DENVER (AP) — The Colorado Legislature moved closer Thursday to a partisan showdown over granting driver’s licenses to immigrants in the country illegally.

The GOP Senate gave preliminary approval Thursday to a bill blocking funds for the state agency that oversees driver’s licenses.

The state Department of Revenue has asked budget writers for permission to spend about $166,000 that they’ve already collected from immigrants who have paid for licenses, driving permits, and identification cards.

The program receives no state funding and is operated through user fees. Republicans have blocked the spending of the fees to sustain the program, despite Democratic complaints that the money has already been paid by the immigrants.

“It is fundamentally unfair for people who have followed the rules” and paid fees for licenses, said Sen. Jessie Ulibarri, D-Westminster.

Republicans insisted that they should use their new majority in the Senate to block a policy they oppose.

When the Legislature voted in 2013 to allow driver’s licenses for immigrants without permission to be in the country, Republicans didn’t have the votes to stop it. This year Republicans control the state Senate by a single seat, their first Senate majority in a decade.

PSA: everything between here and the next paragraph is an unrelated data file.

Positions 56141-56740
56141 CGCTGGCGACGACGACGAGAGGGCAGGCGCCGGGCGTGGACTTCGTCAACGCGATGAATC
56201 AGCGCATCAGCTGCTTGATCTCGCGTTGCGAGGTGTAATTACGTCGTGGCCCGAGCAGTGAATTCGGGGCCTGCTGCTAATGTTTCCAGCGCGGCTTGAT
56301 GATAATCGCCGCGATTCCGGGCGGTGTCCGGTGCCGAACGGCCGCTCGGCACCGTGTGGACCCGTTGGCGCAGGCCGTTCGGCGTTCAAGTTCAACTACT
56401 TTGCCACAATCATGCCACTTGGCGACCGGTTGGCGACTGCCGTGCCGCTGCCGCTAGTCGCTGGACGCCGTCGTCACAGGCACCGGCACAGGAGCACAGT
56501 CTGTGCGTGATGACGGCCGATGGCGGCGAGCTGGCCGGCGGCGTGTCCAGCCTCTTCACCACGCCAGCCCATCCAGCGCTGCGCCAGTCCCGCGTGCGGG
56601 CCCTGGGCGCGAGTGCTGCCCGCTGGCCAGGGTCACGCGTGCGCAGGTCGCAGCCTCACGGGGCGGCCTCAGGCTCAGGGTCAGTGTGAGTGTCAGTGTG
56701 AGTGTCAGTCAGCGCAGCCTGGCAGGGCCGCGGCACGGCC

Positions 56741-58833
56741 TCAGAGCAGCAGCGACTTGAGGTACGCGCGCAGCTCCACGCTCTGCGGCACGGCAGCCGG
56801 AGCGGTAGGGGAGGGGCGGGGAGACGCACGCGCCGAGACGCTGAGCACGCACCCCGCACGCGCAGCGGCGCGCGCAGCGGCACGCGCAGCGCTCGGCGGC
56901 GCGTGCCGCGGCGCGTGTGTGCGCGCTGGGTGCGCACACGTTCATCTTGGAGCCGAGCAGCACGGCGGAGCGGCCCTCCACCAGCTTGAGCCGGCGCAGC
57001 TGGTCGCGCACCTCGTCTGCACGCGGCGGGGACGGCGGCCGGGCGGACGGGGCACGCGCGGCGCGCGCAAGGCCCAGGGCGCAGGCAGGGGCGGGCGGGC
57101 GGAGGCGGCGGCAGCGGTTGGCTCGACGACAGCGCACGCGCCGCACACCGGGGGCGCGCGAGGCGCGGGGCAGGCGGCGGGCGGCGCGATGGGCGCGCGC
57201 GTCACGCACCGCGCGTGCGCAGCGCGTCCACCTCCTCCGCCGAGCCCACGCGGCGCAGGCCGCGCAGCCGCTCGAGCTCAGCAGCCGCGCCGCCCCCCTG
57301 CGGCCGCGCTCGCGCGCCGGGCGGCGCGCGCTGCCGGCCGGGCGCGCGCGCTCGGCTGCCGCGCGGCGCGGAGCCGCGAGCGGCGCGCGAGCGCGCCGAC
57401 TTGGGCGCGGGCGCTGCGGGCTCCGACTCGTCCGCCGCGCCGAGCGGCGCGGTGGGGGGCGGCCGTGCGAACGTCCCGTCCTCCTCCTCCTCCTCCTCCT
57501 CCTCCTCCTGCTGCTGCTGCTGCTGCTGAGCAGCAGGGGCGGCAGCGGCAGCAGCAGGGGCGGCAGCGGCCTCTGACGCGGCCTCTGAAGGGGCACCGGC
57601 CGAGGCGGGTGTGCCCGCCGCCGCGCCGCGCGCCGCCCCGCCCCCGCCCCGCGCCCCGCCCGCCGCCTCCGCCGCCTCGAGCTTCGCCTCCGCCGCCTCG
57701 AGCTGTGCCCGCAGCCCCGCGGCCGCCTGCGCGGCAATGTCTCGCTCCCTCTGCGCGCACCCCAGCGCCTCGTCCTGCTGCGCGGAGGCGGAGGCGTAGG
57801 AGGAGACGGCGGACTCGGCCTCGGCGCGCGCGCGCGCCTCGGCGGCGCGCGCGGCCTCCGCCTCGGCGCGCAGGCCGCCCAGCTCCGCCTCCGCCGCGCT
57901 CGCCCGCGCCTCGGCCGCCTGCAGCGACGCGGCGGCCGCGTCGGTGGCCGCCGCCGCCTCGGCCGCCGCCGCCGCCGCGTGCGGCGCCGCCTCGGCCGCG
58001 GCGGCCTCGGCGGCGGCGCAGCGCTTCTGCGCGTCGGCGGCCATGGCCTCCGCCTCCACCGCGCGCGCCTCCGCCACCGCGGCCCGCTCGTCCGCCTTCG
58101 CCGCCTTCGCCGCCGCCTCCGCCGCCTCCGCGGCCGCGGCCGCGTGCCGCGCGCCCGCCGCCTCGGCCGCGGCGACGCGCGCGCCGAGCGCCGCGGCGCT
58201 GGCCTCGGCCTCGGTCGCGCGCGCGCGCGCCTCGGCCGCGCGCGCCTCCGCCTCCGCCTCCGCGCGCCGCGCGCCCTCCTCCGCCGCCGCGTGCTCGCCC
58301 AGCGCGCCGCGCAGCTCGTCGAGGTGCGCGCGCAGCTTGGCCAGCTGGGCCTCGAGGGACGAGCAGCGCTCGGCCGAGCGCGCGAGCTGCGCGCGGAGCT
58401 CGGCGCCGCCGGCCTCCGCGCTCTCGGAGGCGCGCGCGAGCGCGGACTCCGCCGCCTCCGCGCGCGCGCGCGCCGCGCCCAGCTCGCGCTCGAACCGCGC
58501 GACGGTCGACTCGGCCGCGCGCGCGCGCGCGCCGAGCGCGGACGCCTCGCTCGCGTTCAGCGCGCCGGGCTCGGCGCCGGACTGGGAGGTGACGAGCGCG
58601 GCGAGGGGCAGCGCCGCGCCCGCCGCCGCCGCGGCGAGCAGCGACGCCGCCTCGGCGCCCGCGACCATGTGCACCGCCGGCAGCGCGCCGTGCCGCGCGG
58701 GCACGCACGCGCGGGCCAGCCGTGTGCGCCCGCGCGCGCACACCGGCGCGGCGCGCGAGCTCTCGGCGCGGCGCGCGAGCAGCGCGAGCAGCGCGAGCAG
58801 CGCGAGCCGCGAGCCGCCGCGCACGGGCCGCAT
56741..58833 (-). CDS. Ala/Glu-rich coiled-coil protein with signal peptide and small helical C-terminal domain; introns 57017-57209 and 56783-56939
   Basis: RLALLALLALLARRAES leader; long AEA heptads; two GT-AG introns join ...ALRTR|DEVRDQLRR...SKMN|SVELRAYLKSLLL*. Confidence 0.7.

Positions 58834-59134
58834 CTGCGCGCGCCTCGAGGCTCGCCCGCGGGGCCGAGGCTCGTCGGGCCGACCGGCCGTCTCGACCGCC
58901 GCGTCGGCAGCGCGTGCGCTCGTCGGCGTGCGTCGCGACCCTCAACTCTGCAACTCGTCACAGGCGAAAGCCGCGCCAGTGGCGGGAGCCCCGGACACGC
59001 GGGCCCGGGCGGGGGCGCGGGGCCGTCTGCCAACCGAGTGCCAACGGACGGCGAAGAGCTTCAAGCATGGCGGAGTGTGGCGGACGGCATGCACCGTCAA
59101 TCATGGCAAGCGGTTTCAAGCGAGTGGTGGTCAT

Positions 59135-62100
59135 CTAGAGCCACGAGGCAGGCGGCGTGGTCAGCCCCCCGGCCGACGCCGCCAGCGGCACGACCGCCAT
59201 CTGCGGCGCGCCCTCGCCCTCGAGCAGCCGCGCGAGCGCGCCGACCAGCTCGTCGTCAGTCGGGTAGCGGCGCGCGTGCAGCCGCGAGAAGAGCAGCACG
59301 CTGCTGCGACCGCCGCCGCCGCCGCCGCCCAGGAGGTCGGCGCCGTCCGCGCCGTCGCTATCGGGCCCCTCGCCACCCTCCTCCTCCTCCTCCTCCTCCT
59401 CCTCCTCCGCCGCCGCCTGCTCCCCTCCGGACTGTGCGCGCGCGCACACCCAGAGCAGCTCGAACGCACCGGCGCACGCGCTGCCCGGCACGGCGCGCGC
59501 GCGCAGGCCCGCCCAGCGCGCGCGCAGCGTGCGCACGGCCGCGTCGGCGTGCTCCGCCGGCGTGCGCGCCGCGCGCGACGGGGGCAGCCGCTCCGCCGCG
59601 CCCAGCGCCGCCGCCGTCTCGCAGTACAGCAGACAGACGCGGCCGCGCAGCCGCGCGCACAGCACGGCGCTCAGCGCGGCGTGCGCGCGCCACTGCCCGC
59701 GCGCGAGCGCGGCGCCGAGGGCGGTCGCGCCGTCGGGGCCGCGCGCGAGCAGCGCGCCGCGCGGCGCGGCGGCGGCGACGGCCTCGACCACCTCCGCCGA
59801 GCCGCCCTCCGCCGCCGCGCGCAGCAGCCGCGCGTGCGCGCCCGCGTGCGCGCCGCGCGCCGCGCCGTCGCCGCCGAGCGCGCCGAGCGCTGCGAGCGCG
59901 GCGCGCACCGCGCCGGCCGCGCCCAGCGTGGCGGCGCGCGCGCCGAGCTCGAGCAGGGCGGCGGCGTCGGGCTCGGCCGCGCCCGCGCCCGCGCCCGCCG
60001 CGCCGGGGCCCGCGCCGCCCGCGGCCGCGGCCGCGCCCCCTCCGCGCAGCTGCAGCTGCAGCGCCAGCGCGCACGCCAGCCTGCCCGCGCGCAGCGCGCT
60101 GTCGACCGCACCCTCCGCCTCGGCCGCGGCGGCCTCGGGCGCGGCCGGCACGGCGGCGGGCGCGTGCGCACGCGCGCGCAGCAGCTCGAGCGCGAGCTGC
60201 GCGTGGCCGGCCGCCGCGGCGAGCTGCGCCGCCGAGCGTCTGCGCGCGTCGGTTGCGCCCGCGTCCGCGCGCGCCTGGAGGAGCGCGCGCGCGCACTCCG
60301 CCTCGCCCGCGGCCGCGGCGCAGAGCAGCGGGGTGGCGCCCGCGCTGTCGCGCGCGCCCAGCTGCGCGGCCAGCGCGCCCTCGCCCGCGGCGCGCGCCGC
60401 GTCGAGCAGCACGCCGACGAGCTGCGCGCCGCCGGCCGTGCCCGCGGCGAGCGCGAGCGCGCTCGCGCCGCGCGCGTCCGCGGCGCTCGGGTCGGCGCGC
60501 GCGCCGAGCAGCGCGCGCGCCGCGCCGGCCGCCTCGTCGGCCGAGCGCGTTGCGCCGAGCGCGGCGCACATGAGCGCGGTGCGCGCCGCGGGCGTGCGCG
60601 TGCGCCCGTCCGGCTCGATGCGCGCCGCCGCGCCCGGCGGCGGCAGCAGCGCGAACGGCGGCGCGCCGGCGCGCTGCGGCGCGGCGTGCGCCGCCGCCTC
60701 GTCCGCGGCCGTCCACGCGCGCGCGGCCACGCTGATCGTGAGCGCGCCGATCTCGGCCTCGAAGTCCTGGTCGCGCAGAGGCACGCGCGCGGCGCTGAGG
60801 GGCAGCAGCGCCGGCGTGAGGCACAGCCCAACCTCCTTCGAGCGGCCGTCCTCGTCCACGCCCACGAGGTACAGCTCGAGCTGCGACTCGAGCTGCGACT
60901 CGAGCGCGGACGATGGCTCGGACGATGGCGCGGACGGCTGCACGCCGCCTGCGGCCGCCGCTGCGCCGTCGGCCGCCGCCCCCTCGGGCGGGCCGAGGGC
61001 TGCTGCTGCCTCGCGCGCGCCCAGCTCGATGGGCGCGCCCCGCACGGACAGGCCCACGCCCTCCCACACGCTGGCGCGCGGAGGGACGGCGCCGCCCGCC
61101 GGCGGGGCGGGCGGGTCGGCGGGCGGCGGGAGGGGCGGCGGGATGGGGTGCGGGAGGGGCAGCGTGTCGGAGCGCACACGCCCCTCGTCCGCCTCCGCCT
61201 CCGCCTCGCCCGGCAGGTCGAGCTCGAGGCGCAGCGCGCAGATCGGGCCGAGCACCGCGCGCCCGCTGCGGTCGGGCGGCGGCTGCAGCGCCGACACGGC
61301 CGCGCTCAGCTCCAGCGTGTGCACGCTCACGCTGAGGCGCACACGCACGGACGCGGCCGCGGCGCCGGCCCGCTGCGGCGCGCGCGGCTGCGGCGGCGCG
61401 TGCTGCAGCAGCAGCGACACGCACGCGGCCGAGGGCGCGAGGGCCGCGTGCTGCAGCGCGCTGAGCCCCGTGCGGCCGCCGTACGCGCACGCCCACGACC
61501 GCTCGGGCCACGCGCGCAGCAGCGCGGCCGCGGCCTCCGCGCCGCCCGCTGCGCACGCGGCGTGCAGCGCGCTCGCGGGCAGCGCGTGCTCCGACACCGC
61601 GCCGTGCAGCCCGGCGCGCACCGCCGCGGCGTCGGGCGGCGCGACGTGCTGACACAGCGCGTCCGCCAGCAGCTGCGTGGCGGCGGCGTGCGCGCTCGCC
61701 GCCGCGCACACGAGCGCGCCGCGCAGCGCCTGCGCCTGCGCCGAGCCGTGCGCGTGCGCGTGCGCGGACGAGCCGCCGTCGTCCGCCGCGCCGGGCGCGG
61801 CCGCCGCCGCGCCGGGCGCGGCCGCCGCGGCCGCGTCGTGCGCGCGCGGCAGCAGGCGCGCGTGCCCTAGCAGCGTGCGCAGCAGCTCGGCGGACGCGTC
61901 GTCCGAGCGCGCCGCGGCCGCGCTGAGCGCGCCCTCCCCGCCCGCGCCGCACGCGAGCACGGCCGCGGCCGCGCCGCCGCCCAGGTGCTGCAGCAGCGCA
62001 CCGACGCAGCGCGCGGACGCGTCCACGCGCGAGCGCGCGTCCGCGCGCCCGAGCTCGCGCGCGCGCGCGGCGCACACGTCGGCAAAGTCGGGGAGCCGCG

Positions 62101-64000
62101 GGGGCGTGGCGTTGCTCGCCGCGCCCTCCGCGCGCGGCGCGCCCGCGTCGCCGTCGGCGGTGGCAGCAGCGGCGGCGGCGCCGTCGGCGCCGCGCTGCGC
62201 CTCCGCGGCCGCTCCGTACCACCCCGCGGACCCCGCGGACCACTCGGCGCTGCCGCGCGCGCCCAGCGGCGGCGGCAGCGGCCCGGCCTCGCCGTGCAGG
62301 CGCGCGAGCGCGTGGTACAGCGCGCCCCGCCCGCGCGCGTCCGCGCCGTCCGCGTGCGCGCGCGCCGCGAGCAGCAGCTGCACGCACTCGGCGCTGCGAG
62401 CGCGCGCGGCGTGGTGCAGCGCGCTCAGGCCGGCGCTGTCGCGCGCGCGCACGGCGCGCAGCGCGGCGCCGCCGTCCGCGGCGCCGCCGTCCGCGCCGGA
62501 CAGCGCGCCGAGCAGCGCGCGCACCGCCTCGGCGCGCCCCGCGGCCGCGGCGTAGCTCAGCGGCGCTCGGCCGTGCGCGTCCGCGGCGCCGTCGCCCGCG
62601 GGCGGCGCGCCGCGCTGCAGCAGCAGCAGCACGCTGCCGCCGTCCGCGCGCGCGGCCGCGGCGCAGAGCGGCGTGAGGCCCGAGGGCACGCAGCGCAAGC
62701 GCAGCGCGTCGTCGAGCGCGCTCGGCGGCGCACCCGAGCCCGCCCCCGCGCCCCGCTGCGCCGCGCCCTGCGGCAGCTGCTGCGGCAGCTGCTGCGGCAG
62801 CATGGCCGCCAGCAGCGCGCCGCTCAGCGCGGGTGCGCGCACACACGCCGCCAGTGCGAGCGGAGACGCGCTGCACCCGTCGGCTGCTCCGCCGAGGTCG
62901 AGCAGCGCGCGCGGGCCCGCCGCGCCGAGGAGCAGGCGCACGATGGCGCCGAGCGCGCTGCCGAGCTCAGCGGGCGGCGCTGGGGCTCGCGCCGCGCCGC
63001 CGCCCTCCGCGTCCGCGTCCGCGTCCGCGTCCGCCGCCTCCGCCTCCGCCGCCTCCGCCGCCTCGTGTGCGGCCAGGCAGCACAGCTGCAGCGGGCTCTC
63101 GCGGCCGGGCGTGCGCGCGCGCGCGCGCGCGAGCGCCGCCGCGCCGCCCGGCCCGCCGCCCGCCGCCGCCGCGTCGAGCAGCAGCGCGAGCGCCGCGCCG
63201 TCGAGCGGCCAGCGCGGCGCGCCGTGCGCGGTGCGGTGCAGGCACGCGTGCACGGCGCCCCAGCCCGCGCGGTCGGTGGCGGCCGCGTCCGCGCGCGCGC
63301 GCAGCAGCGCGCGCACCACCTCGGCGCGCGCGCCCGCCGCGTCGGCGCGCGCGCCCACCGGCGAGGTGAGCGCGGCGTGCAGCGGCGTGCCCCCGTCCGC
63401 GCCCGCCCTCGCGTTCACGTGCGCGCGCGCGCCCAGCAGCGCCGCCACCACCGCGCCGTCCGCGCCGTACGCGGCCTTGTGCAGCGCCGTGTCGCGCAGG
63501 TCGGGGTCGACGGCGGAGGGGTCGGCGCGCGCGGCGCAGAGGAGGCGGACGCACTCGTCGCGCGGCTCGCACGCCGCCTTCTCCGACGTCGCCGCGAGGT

Republicans called it wrong to reduce backlogs for issuing licenses to the immigrants.

“When they came here, they did not come here legally. That’s what we’re talking about,” said Sen. Kevin Lundberg, R-Berthoud.

One of the Republican budget-writers said the GOP isn’t obligated to help implement policies passed under Democrats.

“I for one did not come here to rubber-stamp,” said Sen. Kevin Grantham, R-Canon City.

Without the funds, the department has said it may need to reduce the offices that process the licenses from five statewide to one.

Earlier this month the agency announced that license appointments for people “unable to demonstrate lawful presence” would be delayed, some until 2016.

The Senate has one more procedural vote before sending the measure to the House. The Democratic House is likely to amend the measure to get the money, setting up a partisan showdown.

One Democrat warned Senate Republicans that because the budget-writing committee is evenly divided between Democrats and Republicans, the license impasse could presage a prickly legislative session.

“This scares me to death,” said Sen. Rollie Heath, D-Boulder. “I think we’re going down a dangerous path here. And two people can play this game.”

By Kristen Wyatt, AP Writer

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